As I reflect over one of my favorite images of Mary, Our Lady of Guadalupe, I realize the rich complexity and beauty within the apparition of la Morenita del Tepayac.  Just as in Galilee Mary’s yes and life pointed to God; so too in Mexico on a sacred mount Mary again points towards the path to God.   It is an apparition that does not have one meaning but speaks to us today on several levels.   The apparition has social, historic, and theological implications with new discoveries and meanings to consider with each look at the story.  Theologically, Guadalupe demonstrates God’s revelation through the unlikely hero, the need for safe space for divine encounter, and of the “un-boxing” of God’s revelation.

Throughout Biblical and Christian history, there are many examples of the underdog that saves the day.  In Guadalupe we come to see what God can do through the “nobody”, the outcast, and the rejected.  Just as God chose a poor Galilean Jewish girl to come into the world, God chose a poor indigenous man to reveal God’s plan for a new creation.  It is through the marginalized community that God planted seeds to fix the mess created by misguided, well-intentioned European colonizers—a revolu that is still being dealt with today.  Similar to stories in the Hebrew Bible, God demonstrates that God does not abandon God’s people but walks with the people and will provide a messiah. Mary, Joseph, Hagar, David, and Rahab are examples of people who were not hero material on the outside because of their gender, size, class, or fulfillment of cultural expectations but whose lives revolutionized their communities and history; Juan Diego is in this same line of known and unknown individuals that God uses to reveal truth, bring about change, and reflect divine love.  Though indigenous people were looked down upon and their culture seen as threat by Europeans, God sees potential and uses Juan to evangelize the Europeans and ultimately the world.   God holds up the rejected by calling an indigenous farmer to be a prophet, using the language and symbolism of the “conquered” to deconstruct harmful rhetoric, and comes to the people through Mary’s apparition as one of them through one of them to bring wholeness and liberation.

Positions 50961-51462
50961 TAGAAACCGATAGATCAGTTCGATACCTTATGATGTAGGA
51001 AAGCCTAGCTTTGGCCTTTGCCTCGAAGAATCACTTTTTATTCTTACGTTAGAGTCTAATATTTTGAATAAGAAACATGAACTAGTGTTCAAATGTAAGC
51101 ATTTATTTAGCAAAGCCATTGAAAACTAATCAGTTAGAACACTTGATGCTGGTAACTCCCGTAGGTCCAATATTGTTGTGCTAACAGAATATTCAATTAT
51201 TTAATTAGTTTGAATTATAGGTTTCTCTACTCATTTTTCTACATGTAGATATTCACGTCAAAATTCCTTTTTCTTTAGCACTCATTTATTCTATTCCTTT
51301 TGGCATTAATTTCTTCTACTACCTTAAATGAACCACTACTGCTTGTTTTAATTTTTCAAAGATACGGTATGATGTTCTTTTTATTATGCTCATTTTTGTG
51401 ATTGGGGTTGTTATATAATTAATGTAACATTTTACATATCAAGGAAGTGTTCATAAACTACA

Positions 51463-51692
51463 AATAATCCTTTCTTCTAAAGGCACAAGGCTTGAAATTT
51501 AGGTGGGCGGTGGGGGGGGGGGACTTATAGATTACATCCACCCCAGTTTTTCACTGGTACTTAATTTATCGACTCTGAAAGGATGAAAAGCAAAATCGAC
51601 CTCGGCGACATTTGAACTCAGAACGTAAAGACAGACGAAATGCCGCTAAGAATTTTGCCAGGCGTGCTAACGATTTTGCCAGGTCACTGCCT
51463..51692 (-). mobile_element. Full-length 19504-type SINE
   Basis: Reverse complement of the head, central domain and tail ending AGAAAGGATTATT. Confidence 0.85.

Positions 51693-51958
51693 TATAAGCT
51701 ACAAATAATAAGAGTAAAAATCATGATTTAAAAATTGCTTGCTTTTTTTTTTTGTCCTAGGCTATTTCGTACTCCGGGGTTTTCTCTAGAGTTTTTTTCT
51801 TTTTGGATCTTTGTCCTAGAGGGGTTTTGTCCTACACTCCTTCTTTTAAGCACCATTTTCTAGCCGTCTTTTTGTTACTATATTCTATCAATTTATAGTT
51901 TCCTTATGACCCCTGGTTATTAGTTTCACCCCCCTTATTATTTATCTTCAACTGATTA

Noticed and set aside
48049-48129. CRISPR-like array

The story of Guadalupe reflects the need for safer spaces to connect with God.  Europeans came and destroyed the lives (on every level) of the Indigenous people of the Americas.  Native communities were flattened through a “salvation” of coercion and  humiliation—all in the name of God and in the name of progress, globalization, and evangelization.  People along with their traditions, beliefs, and way of life were completely eradicated because they were perceived to be less human (difference, like today, was seen as a threat to be silenced and conquered).  European notions of God, customs, dress, and education were forced upon tribes.  The conquest and colonization did not give people the space to desahogarse of their traumatic experience or grieve the loss of their livelihood as a community who became strangers in their own land—land that they had worked, bought with their sweat and blood, built homes on, and was a source of connection to the divine.  They were violated, blamed for being violated, and had no outlet to express these feelings. A dynamic that sadly continues today with other marginalized groups who are re-victimized by being blamed for the dominant group’s harsh treatment of them.